Wall Street's short-selling community is pointing to the rent-to-own industry -- companies that rent products to consumers with an option to buy -- as a candidate for scrutiny by the Consumer Financial Protection Bureau.
However, the bureau's director, Richard Cordray, may have a political imperative from President Obama to first target other industries, such as subprime mortgages, private student loans, payday loans, money transfers, debt collectors, credit bureaus and prepaid debit cards.
Investors' behind-the-scenes efforts to persuade the new agency to challenge the RTO industry pit hedge funds' sharpened public-policy instincts against the reality of the CFPB's resource constraints. And the new agency must choose its initial fights carefully, partly because Cordray was given a recess appointment, and critics will be watching closely for signs of overreach. The CFPB has to be sure it can win any lawsuits that might test its authority.
As lawyers for the RTO industry point out, the Dodd-Frank Act seemed deliberately written to exclude rent-to-own transactions from the key definition of a "lease." Nevertheless, the CFPB has rulemaking authority over leasing disclosure forms. And the law carries a broader definition of "credit" than the one contained in the Truth in Lending Act, allowing it to include under the law any other consumer financial products or services, "as may be defined by the Bureau, by regulation."
In other words, say critics, the CFPB, if it wants, could probably target the rent-to-own industry as the new "subprime finance" for the lower-end customer. However, this would divert the agency from the much clearer election-year story lines of mortgages, student loans and payday loans.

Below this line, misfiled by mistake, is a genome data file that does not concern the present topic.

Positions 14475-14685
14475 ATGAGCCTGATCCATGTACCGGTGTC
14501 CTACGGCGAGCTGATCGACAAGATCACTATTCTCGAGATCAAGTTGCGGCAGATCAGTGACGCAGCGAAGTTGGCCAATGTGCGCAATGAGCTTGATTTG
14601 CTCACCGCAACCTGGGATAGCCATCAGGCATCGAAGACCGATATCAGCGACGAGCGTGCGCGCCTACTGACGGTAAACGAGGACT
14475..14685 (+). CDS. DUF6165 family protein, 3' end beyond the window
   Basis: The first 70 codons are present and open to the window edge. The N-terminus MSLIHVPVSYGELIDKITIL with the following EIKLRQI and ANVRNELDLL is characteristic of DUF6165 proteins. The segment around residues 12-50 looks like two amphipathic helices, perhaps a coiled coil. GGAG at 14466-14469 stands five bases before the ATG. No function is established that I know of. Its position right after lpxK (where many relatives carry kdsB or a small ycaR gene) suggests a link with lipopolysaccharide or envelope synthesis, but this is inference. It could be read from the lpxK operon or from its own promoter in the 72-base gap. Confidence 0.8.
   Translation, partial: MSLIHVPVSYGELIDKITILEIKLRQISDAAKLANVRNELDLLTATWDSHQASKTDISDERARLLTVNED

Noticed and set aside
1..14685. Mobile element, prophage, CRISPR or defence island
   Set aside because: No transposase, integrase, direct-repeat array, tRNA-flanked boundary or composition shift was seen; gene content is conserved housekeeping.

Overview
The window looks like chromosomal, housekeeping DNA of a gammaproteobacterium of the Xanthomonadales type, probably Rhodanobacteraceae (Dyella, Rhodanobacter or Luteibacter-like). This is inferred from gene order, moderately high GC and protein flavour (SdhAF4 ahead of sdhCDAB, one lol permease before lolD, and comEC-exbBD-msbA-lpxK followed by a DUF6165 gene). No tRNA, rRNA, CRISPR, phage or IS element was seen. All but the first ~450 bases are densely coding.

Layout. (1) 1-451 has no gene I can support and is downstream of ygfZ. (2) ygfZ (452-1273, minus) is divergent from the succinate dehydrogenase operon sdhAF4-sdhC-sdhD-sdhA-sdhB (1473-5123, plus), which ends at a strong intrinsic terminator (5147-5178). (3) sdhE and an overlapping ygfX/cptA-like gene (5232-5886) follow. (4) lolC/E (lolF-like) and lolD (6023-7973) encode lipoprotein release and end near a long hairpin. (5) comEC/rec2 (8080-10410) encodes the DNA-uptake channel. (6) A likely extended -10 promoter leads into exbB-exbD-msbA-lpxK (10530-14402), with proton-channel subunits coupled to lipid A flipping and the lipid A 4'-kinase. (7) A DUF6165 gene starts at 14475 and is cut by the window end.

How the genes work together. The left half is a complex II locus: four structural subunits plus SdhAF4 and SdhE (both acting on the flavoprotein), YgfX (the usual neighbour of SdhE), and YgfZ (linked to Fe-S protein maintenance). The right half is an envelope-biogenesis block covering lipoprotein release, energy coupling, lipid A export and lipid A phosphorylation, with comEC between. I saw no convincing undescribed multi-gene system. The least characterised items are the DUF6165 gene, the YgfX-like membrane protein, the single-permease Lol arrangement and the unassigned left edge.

As sources point out, RTO is already being litigated at the state level, and it has already been regulated as a financial services product in several jurisdictions. Meanwhile, industry defenders would argue that federal legislation had been proposed long before Dodd-Frank, yet failed to make its way into law.
I strongly doubt that any such legislation (restrictively defining price and allowable contract terms) could gain traction in Washington today. But at least some of its provisions, backed by consumer groups, could inform or provide a template for the CFPB, should it opt to target the industry for review and rulemaking.
Savvy investors raised eyebrows when Rent-A-Center (RCII), the largest publicly traded company in the RTO space, announced a deal whereby it would finance transactions via kiosks at Best Buy (BBY), and then abruptly terminated the arrangement last week.
Critics of the industry note that as many as 80% of RTO transactions via kiosk-based financing go to term, and they scoff at the notion that the contracts reflect anything less than "disguised installment sales" that escape state usury ceilings. One critic says that the companies have done "a masterful job evading the regulatory/legislative headwinds by positioning themselves as retailers versus finance companies." But the move to kiosk-based sales could substantially raise these RTO companies' profile and eventually beget consumer complaints and regulatory scrutiny.
Perhaps just as US Bancorp (USB) and JP Morgan Chase (JPM) recently announced pullbacks from offering private student loans (which are set to be highlighted negatively by the CFPB in July), the retail industry -- which needs to save its precious political capital to fight other battles -- is becoming wary of getting caught in a Washington crossfire.